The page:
A similar situation happened on the Nanaimo Parkway when it first opened; its speed limit was set at only 80 km/h.  So many tickets were issued (the Nanaimo RCMP are noted for their enthusiasm in handing out speeding tickets) that a public backlash ensued and the speed limit was raised to 90 km/h.  I was one of the people unfortunate enough to get a ticket back when it was still 80 km/h for going 90 km/h with the result that the state was able to milk me for a lot of money for having the temerity to go with the flow of traffic in the passing lane.

In general all highways that are posted at 80 km/h in BC should be raised to 100 km/h and all 90 km/h should be raised to 110 km/h.  There are going to be road situations like the infamous Malahat where speed limits will have to be lower but those signs should be in yellow to indicate that the government is not just being capricious but that this is a dangerously inadequate road and thus drive cautiously.

Now what about those all too rare sections of road where the current speed limit is 100 km/h or even 110 km/h?  Again bump them up by 20 km/h to 120 km/h and 130 km/h respectively.  There may be sections where you need to keep the speed limit lower than that but overall there should not be a highway in British Columbia with a general speed limit of less than 100 km/h.  If there is then you should not call it a highway and certainly not a freeway call it what it is a substandard roadway.

With speed limits that are set to maximise the flow of traffic rather than government revenue, I think we would have far less distracted drivers and fewer accidents.  In fact in those places in the United States where speed limits increased, traffic accidents and fatalities declined.  We might even start seeing the return of tourists who drive to B.C.

I thank you for your due consideration of this submission.  I would have presented it in person to your Nanaimo hearing except quite frankly I avoid driving up island because of the appalling condition of the Malahat and the aforementioned enthusiasm of the Nanaimo RCMP for ticketing drivers on the Island Highway.

Comments

  1. Arvin

    October 17, 2014

    Burnaby used to have 80km/hr, heading east after the Market crossing shopping centre on Marine Drive. But recently the 80km/hr speed limit sign was taken off the roadside utility post. Guess what? By doing so, they essentially reduced the speed limit to 60km/hr, stretching from the curve before Byrne Road all the way east to about the curve by the Repo Depot, at 70kn/hr posted sign here. Now regularly there is a RCMP car sitting in the curb / bike lane heading east, just before the North Fraser Way T-junction catching people doing more than 60 km/hr.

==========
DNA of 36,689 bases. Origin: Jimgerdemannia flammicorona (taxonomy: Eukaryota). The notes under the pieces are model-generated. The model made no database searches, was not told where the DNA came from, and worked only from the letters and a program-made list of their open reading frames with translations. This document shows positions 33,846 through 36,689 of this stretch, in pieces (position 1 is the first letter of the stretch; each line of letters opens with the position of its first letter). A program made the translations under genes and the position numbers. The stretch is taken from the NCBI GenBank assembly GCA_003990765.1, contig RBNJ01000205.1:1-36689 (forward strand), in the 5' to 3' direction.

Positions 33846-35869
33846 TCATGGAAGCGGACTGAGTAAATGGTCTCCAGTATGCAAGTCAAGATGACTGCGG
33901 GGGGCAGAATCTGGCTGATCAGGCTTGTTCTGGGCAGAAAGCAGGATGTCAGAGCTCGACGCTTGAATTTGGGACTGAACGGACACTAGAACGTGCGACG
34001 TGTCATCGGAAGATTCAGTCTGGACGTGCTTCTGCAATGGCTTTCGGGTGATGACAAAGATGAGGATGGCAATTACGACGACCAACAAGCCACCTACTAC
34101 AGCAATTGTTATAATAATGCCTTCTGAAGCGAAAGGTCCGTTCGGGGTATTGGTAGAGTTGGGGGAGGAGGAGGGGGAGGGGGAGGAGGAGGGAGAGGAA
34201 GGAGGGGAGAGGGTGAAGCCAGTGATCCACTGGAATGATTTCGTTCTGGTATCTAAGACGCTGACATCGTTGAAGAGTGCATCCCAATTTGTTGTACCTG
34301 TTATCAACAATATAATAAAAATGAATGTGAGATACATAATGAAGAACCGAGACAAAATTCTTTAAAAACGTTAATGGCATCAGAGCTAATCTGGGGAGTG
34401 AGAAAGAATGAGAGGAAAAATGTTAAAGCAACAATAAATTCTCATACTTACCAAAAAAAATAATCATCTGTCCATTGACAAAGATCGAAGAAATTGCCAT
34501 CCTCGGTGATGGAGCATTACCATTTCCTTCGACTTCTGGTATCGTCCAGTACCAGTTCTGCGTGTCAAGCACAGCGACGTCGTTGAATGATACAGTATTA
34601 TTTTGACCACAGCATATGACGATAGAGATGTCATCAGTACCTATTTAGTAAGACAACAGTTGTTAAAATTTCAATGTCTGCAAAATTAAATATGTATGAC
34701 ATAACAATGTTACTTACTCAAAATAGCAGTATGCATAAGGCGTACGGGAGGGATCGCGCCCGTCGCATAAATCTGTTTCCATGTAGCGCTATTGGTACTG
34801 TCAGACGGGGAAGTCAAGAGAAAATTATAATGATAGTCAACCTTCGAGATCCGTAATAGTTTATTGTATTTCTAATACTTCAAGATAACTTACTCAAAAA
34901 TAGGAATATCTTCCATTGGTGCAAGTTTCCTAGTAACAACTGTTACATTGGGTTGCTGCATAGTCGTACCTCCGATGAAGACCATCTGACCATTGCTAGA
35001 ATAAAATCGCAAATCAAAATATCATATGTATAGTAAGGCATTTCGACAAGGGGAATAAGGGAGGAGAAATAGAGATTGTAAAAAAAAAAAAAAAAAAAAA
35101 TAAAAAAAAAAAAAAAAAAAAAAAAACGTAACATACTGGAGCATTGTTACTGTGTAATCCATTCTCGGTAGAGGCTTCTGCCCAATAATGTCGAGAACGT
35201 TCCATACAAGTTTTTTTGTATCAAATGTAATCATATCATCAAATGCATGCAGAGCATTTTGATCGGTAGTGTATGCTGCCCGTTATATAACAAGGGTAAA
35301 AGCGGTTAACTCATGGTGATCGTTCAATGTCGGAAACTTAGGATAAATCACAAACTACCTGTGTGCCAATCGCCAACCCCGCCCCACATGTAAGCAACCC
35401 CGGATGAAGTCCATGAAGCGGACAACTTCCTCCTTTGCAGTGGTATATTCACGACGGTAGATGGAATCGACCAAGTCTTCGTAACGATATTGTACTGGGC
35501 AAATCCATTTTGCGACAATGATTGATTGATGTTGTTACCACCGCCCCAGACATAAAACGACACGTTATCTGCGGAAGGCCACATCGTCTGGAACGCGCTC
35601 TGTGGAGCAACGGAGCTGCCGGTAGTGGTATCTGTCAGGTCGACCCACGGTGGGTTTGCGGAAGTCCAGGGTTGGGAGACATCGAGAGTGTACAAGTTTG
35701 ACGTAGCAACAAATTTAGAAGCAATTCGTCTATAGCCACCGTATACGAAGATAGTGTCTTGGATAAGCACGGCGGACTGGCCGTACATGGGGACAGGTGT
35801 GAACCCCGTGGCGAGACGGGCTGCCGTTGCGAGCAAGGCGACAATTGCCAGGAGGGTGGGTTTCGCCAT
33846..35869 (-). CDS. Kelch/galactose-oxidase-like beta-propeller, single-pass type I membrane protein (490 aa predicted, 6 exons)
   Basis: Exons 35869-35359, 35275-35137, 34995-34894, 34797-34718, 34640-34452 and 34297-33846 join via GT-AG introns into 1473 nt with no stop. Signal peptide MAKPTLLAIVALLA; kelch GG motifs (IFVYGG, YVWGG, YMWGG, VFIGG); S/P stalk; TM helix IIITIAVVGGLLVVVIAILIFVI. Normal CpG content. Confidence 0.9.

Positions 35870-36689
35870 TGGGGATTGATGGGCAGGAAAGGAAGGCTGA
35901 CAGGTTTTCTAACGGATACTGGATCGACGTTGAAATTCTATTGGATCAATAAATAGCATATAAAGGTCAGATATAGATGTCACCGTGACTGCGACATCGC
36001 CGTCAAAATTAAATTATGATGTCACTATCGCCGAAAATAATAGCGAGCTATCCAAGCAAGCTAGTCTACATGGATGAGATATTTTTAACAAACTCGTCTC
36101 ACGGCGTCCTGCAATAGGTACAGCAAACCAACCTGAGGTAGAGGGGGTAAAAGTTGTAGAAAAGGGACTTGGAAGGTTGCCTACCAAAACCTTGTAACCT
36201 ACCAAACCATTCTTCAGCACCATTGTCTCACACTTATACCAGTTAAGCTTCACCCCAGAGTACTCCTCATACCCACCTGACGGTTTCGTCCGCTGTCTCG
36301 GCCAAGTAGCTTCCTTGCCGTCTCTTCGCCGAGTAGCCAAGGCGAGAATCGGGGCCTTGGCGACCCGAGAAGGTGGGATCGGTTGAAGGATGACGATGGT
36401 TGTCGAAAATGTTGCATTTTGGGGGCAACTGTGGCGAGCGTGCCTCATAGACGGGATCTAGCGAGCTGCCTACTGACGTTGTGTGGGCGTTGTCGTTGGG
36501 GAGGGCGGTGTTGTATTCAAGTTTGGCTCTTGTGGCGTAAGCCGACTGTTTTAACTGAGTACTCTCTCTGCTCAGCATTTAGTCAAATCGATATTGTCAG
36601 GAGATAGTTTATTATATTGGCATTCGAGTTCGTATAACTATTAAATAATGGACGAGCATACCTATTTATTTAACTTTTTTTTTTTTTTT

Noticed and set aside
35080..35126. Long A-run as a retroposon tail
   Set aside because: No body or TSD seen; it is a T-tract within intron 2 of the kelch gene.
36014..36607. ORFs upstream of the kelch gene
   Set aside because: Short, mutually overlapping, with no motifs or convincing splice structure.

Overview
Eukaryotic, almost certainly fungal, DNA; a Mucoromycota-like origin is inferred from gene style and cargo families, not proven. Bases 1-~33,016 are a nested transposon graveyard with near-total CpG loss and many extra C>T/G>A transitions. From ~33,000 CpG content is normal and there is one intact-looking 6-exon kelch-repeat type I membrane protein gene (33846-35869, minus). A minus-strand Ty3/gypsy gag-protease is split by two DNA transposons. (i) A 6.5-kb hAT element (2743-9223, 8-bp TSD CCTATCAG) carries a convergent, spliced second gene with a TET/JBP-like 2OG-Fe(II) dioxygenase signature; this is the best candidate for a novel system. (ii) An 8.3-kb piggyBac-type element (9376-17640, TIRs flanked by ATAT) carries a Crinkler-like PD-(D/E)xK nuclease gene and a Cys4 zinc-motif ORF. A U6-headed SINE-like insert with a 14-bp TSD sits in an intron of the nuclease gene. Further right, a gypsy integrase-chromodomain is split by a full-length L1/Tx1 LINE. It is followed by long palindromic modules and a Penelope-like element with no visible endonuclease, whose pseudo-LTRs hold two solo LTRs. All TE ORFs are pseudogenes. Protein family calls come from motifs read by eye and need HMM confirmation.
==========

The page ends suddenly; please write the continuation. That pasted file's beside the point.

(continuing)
How can Burnaby justify such speed trap tactics when doing 80km/hr was working without causing any road accidents. Or is the RCMP, Provincial Government & Burnaby city just looking for easy money in these tough economic times? I would like to hear from Burnaby city about the reduction of the speed limit on this stretch of the road. Who initiated & who approved the speed limit reduction & why. Thanks

    • Ian

      October 17, 2014

      Hi:
      When you find out about this, please let us know.

  2. Marc Ashbrook

    July 6, 2014

    The recent decision from Victoria regarding adjustments of speed limits on selected portions of highways is very encouraging and most certainly cause for celebration. However, I suspect the Revenue Collecting Money People will continue their quest for the coveted free donuts for a month award. And lets not forget the continuous posturing and farting around in the interest of Para-military advancement. The Revenue boys haven’t the slightest interest in road safety education. When was the last time any of you readers were stopped by a police-person who rather than issue a ticket, spent time with you explaining and educating you regarding your infraction in the interest of road safety. Ill guess never.
    Lives will be saved when road safety becomes part of our children’s curriculum along with English and Math.